Unpopular as it may be to say, I am quite fond of the influence our American friends have had on British culture. I am, as they might say, totally on-board with 24/7 supermarkets, drive-through burger joints (although spelling it "thru" is still anathema to me), blockbuster films, the joys of BBQ, Hollywood style and their unique strands of literature and music. That being said, sometimes it does go a little too far.
The quintessential example of my love/occasional hate relationship with American imports occurs at this time of year and has done so for the last few years. I refer to the inevitable arrival of the drink of choice for all Ugg-wearering, gilet aficionados everywhere.
As a tired meme is sure to have once said: Brace yourselves; the pumpkin spice latté is coming. #PSL as the more insufferable folks on Twitter seem duty bound to say.
Before I start being a stuffy old conservative for the pre-pumpkin spice latté days it is necessary to issue a quick disclaimer; I hate pumpkin and all pumpkin flavoured things. I cannot stand the taste or texture of the stuff and the times in which I have been forced by politeness to choke down a plate of pumpkin soup while maintaining a fixed satisfied expression constantly haunt me.
To give those who know me personally a better idea, I'd shovel down punnet after punnet of mushrooms and ask for seconds before contemplating a single morsel of pumpkin. That is the strength of my feeling on the subject.
However, being the committed capitalist that I am, I used to be perfectly fine with the PSL (another shortening I detest but I flatly refuse to keep typing the full name of this loathsome drink). I even tried it once or twice - in the same spirit that I consistently re-try a mushroom-loaded dish every once in a while to make sure I don't like them - but so far remain convinced that it will never be to my taste. There are friends of mine who like it and I'm happy for them to have it and enjoy it. I'll even go so far as to buy one for them if we're out for coffee and it's my round. The whole PSL phenomenon was, until recently, fine by me.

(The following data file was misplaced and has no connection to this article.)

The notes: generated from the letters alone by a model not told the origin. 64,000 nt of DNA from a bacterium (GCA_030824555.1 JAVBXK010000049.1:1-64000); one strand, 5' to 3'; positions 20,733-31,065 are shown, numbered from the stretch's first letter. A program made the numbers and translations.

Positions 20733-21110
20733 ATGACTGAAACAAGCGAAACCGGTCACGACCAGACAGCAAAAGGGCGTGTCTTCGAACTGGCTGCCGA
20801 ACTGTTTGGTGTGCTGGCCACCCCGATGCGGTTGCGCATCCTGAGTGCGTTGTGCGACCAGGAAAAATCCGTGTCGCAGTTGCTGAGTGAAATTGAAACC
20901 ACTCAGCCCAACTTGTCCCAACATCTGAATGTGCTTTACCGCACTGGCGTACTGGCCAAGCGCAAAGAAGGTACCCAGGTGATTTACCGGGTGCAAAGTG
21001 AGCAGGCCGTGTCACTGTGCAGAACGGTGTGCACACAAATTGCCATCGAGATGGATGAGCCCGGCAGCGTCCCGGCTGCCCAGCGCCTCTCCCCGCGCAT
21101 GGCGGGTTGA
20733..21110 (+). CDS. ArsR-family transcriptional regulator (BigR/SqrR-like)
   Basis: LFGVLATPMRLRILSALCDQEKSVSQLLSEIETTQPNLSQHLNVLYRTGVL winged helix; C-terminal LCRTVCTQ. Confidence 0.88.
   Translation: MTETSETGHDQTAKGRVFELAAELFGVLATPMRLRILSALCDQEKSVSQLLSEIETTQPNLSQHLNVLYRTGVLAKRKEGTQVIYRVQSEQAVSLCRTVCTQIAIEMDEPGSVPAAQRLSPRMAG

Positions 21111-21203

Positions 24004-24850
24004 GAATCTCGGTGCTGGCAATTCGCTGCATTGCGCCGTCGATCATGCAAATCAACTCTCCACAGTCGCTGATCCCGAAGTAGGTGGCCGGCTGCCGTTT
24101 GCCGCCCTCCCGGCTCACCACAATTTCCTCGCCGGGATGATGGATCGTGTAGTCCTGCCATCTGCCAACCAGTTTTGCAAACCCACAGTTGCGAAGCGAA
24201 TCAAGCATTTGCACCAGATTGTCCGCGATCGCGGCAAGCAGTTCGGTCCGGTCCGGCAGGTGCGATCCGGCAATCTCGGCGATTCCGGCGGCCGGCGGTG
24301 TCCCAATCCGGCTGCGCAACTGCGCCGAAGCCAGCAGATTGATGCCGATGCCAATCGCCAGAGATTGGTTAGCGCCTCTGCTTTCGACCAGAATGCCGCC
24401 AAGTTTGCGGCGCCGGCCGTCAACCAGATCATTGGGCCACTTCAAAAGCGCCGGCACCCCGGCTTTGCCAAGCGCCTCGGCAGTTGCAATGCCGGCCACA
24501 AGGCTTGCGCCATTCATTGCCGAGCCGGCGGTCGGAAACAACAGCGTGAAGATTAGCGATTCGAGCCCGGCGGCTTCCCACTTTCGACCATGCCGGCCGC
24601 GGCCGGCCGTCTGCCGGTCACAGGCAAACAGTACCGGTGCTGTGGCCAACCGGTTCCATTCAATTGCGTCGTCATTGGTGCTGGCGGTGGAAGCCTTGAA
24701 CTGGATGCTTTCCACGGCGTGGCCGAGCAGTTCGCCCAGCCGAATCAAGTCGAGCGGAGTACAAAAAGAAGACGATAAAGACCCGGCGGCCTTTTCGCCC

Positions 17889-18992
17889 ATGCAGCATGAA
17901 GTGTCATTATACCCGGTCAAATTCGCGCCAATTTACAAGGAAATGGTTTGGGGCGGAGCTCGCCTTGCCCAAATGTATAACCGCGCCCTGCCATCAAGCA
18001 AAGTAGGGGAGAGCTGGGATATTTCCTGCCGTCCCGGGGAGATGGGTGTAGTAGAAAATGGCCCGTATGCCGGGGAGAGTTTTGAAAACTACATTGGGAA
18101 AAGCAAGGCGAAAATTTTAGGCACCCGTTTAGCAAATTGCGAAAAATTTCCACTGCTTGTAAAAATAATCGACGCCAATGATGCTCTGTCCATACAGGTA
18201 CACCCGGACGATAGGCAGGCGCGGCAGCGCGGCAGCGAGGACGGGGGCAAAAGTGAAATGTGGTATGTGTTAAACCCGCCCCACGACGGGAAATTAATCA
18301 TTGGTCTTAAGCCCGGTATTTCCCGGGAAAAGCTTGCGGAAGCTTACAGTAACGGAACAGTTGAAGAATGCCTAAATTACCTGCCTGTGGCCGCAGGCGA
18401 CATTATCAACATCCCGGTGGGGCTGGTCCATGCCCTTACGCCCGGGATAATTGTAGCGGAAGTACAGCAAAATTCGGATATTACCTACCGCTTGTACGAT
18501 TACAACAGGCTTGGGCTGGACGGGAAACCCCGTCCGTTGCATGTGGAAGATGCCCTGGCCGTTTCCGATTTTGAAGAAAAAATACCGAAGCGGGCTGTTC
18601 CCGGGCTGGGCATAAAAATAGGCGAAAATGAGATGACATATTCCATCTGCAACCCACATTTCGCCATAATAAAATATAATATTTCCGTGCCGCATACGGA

It was only fine by me, I should add, when it was reserved to one drink in one multi-national corporation masquerading as your local coffee shop; but it is most certainly not like that any more. The pumpkin spice phenomenon is - like posh people 'chundering' - everywhere. The candles and room sprays are, perhaps, only deserving of a light thrashing but when this insipid fruit creeps into M&Ms, yoghurts, pastries, milkshakes, beer, cereal, hummus (a case of multiple offences if there ever was one) and even the humble can of Pringles then I am afraid that this judge of society will have no compunction at all in reaching for the black cap.
I fully understand that September is peak-pumpkin season in the United States but at least that feels culturally relevant. Pumpkins have been part of the Autumnal and culinary landscape and history of the United States since its inception. If we imagine the Thanksgiving scene, or Halloween - the quintessential American holiday - the vista is incomplete without one of the revolting, fleshy orange entitles lurking around somewhere. They, like the inexplicable popularity of baseball, are an American problem, which ought to have stayed in the former colonies.
Perhaps a distinction ought to be drawn between 'pumpkin spice' things and actual pumpkins. Both are, of course, absolutely vile but at least actual, grown, physical pumpkin is of some nutritional value - as if such a thing were important in British, or even Anglosphere, dietary habits.
Pumpkin spice flavouring doesn't even have this going for it. According to Starbucks own website, a grande PSL contains 50grams of sugar (almost 3 tablespoons in old money), so it might be an idea to take a skinny, rather than a regular, muffin with it in future - don't worry, Instagram can't tell the difference.
At this point I feel I ought to point out that, for what it's worth, reports suggest that this time around there will be some actual pumpkin in the PSL, which is progress, of a kind.
However, I will remind you that this epidemic is not limited to Starbucks or their products; those I can quite easily avoid. My problem is with the proliferation of everything pumpkin and its invasion of my favourite time of year. I love autumn; I adore the cool breezes, choosing which jazzy scarf to wear, velvety hot chocolates and the crunch of leaves under foot and I fail to see how it is improved by the - incredibly recent - addition of a smell reminiscent of out-of-date potpourri and a taste reminiscent of the same stuff albeit after it is mashed and mixed into wallpaper paste.
I remember a time when we just enjoyed autumn and didn't allow it to be dominated by these disgusting orange behemoths. Can't we just quit them and go back to it just being a disturbingly popular drink destined to be spilled on a pair of Jack Wills joggers while consoling oneself after a fight with ones boyfriend?
Hanna, Henrietta and Ashley can still have their drink of choice to compliment their iPhone/yoga pants/North Face jacket uniform but we will consign the rest of this tasteless and smelly abomination to history along with blancmanges and prawn cocktails. Surely this would be far better state of affairs?
You'll pardon me for saying so, but my request really is that.... basic.